Previous Posts(0)
August 2018 (8)
July 2018 (6)
June 2018 (16)
May 2018 (6)
April 2018 (9)
March 2018 (12)
February 2018 (6)
January 2018 (5)
December 2017 (9)
November 2017 (10)
October 2017 (6)
September 2017 (13)
August 2017 (6)
July 2017 (6)
June 2017 (11)
May 2017 (12)
April 2017 (6)
March 2017 (12)
February 2017 (15)
January 2017 (12)
December 2016 (9)
November 2016 (9)
October 2016 (10)
September 2016 (6)
August 2016 (11)
July 2016 (5)
June 2016 (8)
May 2016 (12)
April 2016 (7)
March 2016 (19)
February 2016 (14)
January 2016 (14)
December 2015 (10)
November 2015 (11)
October 2015 (11)
September 2015 (20)
Blog Topics(0)
Records 1 to 1 of 1
Okanagan College partners to build construction skills in Salmon Arm
Okanagan College Media Release

Students enrolled in Okanagan College’s Residential Construction program are receiving hands-on training in carpentry with a new Home for Learning project getting underway in Salmon Arm.

 SA Ground Breaking April 2013

(From left) Contractor Rudy Heyde, Rob McKibbon from Shuswap Rotary Club, student Devon Larson, Okanagan College President Jim Hamilton, Salmon Arm Mayor Nancy Cooper, School District 83 Superintendent Dave Witt, and School District 83 Chair Bobbi Johnson.

The 12 students – including four women and five secondary school students enrolled in the dual credit program – are undertaking one of the biggest projects of their lives - a custom 2,300 square-foot single-family home.

Ground breaking for the project took place Wednesday afternoon. The students will be working with Okanagan College instructor Les Shuert in concert with the building contractor, Heyde Werks Homes, as they construct the house from the ground up.

Student Devon Larson, 18, came onto the job site with some practical experience already under his belt.

“I’ve done forming and put up some walls before, but I wanted to try and learn the actual skills,” he said.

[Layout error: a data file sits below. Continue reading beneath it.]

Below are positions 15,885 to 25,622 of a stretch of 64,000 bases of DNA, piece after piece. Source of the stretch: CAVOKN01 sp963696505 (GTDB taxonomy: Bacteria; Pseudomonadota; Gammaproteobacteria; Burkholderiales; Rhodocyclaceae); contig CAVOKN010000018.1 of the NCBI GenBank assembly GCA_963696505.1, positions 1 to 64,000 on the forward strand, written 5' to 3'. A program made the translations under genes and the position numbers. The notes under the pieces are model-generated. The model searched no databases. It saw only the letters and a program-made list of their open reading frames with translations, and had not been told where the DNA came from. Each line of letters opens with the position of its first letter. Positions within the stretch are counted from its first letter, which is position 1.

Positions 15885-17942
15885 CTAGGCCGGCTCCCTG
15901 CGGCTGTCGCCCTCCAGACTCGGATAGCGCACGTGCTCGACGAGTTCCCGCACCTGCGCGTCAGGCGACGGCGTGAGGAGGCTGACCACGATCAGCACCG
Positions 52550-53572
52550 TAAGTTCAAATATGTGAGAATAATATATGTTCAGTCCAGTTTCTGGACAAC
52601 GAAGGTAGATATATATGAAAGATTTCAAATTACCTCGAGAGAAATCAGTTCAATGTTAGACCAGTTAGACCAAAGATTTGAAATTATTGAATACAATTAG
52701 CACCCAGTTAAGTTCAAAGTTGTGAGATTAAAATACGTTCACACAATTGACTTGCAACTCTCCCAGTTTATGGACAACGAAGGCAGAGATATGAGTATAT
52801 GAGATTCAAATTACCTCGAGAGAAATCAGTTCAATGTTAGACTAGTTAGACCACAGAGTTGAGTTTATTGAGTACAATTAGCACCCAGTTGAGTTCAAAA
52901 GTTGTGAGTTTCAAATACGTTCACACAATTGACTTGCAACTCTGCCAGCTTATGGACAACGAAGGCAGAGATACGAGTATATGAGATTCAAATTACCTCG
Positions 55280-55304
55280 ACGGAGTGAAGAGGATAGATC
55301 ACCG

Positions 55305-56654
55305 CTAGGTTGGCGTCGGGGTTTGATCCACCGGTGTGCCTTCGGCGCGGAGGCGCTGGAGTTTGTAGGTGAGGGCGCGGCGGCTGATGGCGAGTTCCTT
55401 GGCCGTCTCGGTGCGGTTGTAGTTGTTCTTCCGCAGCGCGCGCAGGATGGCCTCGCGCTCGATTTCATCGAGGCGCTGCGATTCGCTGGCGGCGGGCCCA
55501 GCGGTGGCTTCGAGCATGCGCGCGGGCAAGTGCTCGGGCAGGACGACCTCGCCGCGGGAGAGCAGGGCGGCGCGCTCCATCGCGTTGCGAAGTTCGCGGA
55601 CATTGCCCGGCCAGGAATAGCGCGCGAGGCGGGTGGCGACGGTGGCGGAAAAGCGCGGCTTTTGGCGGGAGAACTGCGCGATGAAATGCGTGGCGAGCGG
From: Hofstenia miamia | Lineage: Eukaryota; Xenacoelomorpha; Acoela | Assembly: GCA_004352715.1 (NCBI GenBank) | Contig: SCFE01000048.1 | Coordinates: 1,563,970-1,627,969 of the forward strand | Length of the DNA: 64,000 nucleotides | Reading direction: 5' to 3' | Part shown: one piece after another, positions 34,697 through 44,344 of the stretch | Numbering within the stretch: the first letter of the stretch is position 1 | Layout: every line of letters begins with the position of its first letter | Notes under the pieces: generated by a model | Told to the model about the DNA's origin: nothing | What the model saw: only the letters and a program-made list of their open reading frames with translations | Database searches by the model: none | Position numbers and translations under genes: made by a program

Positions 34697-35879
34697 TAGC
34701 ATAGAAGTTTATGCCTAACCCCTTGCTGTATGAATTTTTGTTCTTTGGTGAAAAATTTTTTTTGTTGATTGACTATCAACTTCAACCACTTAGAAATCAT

Through this program, Larson, along with the other students, will receive his Level 1 pre-apprenticeship upon completion of the project.

“What I really want to see now is the finished project so that I can stand back and say: ‘I built this.’”

Okanagan College President Jim Hamilton said providing students with marketable skills helps everyone.

“We know the workforce needs people who have both educational and practical experience with the trades,” Hamilton said. “Educating this next generation will help provide the students with meaningful work at a time when an increasing number of seasoned trades people will be retiring.”

Students in the program range in age from 16 to 44. The five dual credit students are able to take the program while receiving credit towards their high school diploma.

Regional Dean Jim Barmby said the key to the program’s ongoing success has been the level of engagement that takes place when education occurs in this type of interactive setting.

“When students and instructors are fully engaged, there is no better way to learn,” Barmby said. “The high level of engagement we have on this construction site is a great example of the quality of teaching and learning you can expect at Okanagan College, whether on a construction site, in our shops and labs, or in our classrooms."

Dave Witt, superintendent of School District 83, said this project is the tenth residential house construction project involving local students, and community organizations including the Shuswap Construction Industry Professionals.

“These projects and this partnership have benefitted over 150 students and almost half have been students of SD83,” Witt said. “Many have used this educational program as a springboard to gaining their journeyman certification in carpentry or other construction-related career paths.”

The one and a half storey home will have three bedrooms, a den, 2.5 bathrooms, and a walkout basement.

“They’ll be working on the framing, building the roof and installing windows and doors. The target is to take the house through to lock-up,” said Residential Construction Program Administrator Rob Kjarsgaard. “This really helps prepare them for entering into the industry.”

The students will be wrapping up the project at the end of June. The program provides students with 26-weeks (900 hours) of theoretical and practical knowledge so they can seek employment as an apprentice carpenter.